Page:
13. ^ "Gold-/Platin-Datenbank (Deep Purple; 'Deep Purple in Rock')" (in German). Bundesverband Musikindustrie. 
  14. ^ "Dutch album certifications – Deep Purple – Deep Purple in Rock" (in Dutch). Nederlandse Vereniging van Producenten en Importeurs van beeld- en geluidsdragers. 
  15. ^ "British album certifications – Deep Purple – Deep Purple in Rock". British Phonographic Industry.  Enter Deep Purple in Rock in the search field and then press Enter.
  16. ^ "American album certifications – Deep Purple – Deep Purple in Rock". Recording Industry Association of America.  If necessary, click Advanced, then click Format, then select Album, then click SEARCH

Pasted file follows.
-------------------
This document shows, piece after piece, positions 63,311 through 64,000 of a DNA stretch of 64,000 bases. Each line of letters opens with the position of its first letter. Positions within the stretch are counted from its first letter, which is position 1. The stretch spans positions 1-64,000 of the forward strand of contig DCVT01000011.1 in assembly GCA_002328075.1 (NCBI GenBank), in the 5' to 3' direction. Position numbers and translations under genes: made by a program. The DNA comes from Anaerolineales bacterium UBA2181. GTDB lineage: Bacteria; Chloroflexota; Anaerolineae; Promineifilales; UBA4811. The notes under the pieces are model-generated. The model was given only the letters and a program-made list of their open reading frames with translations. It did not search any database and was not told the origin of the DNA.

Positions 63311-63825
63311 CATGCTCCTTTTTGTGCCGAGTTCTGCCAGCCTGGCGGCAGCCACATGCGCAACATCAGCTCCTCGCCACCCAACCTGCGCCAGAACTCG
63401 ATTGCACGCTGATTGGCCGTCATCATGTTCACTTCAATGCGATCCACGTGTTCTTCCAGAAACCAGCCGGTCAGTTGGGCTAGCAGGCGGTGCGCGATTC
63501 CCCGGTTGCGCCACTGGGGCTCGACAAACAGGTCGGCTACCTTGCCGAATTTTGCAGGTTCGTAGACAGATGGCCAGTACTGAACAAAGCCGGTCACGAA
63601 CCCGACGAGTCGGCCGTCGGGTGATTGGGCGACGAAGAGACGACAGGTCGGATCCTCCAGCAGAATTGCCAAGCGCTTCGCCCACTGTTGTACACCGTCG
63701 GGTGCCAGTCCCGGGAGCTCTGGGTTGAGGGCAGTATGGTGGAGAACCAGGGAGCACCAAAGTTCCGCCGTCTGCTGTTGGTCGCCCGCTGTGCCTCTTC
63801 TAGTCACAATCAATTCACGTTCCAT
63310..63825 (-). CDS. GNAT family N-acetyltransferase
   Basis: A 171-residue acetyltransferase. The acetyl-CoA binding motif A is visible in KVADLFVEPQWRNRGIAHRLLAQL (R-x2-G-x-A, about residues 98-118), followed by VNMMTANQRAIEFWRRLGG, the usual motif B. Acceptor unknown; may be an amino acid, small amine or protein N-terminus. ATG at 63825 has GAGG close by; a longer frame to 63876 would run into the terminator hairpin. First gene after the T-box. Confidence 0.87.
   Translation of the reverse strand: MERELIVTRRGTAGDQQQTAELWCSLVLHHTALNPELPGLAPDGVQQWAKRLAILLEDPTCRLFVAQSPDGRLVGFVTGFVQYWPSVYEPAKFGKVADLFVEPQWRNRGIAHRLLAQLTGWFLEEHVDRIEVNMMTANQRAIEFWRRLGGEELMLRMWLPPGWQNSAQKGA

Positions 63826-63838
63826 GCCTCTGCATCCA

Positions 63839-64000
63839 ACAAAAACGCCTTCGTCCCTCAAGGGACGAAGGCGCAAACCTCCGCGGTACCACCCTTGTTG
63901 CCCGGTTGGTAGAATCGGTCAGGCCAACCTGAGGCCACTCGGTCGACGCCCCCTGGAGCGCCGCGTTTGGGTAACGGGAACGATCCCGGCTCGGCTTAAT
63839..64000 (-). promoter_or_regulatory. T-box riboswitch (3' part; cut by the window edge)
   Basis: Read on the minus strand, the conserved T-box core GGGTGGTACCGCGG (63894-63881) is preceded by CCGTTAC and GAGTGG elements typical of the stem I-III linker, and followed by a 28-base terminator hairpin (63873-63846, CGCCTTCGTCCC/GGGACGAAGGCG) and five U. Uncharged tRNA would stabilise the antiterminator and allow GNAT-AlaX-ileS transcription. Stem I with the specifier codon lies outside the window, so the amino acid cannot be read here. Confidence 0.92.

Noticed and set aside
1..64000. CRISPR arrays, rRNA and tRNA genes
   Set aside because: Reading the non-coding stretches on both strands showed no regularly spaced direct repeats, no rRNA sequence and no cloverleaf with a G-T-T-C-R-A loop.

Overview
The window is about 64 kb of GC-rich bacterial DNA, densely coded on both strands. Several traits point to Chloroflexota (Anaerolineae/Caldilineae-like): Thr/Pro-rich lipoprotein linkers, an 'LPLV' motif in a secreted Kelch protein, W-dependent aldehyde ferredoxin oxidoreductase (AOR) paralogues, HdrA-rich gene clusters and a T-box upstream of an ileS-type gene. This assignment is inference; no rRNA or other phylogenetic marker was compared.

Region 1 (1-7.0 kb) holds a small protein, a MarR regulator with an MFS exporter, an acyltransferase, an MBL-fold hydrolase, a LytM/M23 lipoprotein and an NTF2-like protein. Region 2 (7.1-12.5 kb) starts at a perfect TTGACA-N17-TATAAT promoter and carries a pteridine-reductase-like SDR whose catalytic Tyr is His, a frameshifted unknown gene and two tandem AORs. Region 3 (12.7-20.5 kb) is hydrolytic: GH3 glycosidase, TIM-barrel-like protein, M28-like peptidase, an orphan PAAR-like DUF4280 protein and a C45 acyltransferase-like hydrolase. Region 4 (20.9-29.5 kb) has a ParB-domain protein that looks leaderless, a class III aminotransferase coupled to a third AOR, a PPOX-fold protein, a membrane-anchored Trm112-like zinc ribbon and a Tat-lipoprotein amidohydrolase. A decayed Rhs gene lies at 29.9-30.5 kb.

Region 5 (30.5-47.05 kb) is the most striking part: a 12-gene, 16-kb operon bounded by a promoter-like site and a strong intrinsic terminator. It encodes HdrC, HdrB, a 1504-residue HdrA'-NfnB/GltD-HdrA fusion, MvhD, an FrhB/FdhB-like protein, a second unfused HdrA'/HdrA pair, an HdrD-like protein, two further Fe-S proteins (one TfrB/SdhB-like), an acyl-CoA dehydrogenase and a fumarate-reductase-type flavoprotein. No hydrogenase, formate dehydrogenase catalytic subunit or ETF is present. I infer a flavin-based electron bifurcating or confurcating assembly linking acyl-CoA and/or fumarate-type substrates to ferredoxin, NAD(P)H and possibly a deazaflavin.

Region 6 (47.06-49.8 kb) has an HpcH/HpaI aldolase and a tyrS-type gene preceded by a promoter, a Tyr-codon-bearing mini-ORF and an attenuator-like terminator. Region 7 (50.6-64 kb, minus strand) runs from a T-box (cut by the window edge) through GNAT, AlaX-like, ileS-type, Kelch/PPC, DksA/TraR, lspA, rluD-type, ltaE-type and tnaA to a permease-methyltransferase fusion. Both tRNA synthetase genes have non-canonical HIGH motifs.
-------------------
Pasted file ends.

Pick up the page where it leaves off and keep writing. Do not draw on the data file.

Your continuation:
17. ^ "Kerrang – 100 Greatest Heavy Metal Albums of All Time – January 1989". Kerrang. Retrieved 10 February 2009. 
  18. ^ "Guitarist – Top 50 Most Influential Guitar Albums of All Time Ever – December 1994". Kerrang. Retrieved 10 February 2009. 
  19. ^ "Q – 50 Best Albums of The '70's – April 1998". Kerrang. Retrieved 10 February 2009. 
  20. ^ "Kerrang – 100 Best British Rock Albums Ever – February 2005". Kerrang. Retrieved 10 February 2009. 
  21. ^ "Classic Rock – 100 Greatest British Rock Album Ever – April 2006". Classic Rock. Retrieved 10 February 2009. 
  22. ^ Robert Dimery; Michael Lydon (7 February 2006). 1001 Albums You Must Hear Before You Die: Revised and Updated Edition. Universe. ISBN 0-7893-1371-5. 

External links

Preceded by
Pearl by Janis Joplin
Australian number-one album
21 June – 4 July 1971
Succeeded by
Cocker Happy by Joe Cocker